That graph shows what most Americans over 65 are doing. Ummm…No. That light blue and orange field needs to grow substantially. We cannot rely on Social Security.
At the tail end of 2010, I became obsessed with when I was going to retire and how I was going to retire. I started really thinking hard about money, how I want to live in the next 10 to 15 years, and the people who aren’t near retirement at my job but have been working the last 30 – 35 years. Retirement is about Time Value of Money, value of money given an amount of interest earned over a given amount of time. Thank you, college degree. I am also looking into Balanced Funds and Broad Based EFTs. I haven’t gotten all the information yet, but you can certainly look into those, as well.
I started tying up some of my money up in various retirement accounts and investments the beginning of the year. For some, I did so by automatically transferring money every two weeks (when I get paid) into my retirement accounts, while others were one-time payments. Figure out what type of spender and saver you are, this typically goes hand-in-hand with the amount of risk you are willing to take. I treat my retirement better than anything else; it’s the only thing I automatically transfer. Each time I save for retirement, the fewer my days are of sitting at this desk or working in any field I pursue.
Questions you should ask:
When would I like to retire?
How will I retire?
What type of lifestyle would I like to have?
How much money do I expect to go up in pay over the years?
What type of passive income would I like to have at retirement?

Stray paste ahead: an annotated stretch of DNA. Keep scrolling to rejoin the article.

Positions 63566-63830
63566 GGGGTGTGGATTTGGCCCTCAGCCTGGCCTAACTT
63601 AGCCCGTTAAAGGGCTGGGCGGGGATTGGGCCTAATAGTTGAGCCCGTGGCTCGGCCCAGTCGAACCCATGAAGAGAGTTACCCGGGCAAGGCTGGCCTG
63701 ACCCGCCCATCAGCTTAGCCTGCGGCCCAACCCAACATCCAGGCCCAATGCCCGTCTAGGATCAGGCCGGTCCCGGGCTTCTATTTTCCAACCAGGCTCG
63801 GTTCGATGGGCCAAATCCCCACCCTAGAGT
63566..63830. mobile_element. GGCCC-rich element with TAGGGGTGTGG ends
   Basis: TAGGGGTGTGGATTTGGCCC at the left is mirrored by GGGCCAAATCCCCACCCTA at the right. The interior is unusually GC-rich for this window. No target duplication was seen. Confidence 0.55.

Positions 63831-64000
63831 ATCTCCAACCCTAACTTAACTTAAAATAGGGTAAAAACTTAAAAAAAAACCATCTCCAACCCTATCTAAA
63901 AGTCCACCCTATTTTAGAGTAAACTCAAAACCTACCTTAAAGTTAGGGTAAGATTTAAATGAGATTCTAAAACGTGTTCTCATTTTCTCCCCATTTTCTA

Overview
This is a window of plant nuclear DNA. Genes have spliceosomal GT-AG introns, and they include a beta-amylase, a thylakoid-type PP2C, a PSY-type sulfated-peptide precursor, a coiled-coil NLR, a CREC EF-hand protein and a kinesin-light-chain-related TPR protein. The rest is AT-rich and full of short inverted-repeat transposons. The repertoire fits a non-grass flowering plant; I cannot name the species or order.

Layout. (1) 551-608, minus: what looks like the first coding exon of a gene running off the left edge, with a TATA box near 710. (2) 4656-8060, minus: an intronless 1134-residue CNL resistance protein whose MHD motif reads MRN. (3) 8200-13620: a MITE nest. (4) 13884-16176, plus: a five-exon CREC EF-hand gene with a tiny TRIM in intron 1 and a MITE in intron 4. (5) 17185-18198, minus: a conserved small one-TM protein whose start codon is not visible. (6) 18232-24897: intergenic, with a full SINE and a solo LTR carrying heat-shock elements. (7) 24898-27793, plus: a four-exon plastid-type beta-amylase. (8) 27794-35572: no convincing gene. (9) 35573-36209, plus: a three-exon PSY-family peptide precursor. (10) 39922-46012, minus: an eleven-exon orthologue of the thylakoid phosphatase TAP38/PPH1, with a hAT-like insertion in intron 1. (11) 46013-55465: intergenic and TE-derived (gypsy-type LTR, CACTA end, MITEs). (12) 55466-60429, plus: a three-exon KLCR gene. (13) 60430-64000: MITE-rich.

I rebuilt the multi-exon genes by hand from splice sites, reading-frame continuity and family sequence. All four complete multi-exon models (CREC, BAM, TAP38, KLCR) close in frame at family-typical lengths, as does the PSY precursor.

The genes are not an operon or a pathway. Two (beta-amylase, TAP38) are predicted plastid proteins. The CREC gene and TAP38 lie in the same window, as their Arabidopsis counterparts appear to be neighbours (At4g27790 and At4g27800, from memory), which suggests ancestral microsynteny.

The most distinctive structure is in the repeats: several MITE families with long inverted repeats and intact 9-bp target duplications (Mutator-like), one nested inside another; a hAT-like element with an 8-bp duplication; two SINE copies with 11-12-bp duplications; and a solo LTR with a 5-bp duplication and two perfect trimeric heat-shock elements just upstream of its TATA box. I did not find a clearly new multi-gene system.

What type of investor am I? Take this questionnaire.
401K, an employee retirement plan
If you are working at an ethical and pretty stable place, they more than likely offer a retirement plan and will match. THIS IS A GREAT THING. There are so many companies that don’t match because of the economy like mine. If yours does, DO IT AND DO IT BIG. It’s FREE money! Most companies offer 401ks and enroll you automatically. Put in a minimum of what they will match and watch growth. For example, if your company will match you up to 3% on your 401K, Defined Contribution Plan, you need to have at least 3% of your check going into your retirement account. If you can stretch your contribution to 10%, you will be surprised at how much money you accumulate in no time. I did it and it’s awesome. Before I see my money, it’s taken out and it’s tax-free until I withdraw. *woot woot*
Defined Benefit Plan (DBF)
An employer pays the same amount guaranteed for your entire life, depending on how much you made and how long you worked. Some DBFs have 30 years of retirement benefit. No questions asked. Government employees typically receive this type of retirement in exchange for stagnant low wages (some positions *raised eyebrow*). I have not seen much of it in the private sector. I assume there are few companies, if any that still offer Defined Benefit Plans. I can’t name one.
Defined Contribution Plans (DCP)
An employer gives a defined contribution ONLY when the employee is employed. They don’t guarantee a pension payment amount and term at retirement; they are only investing while you work with them.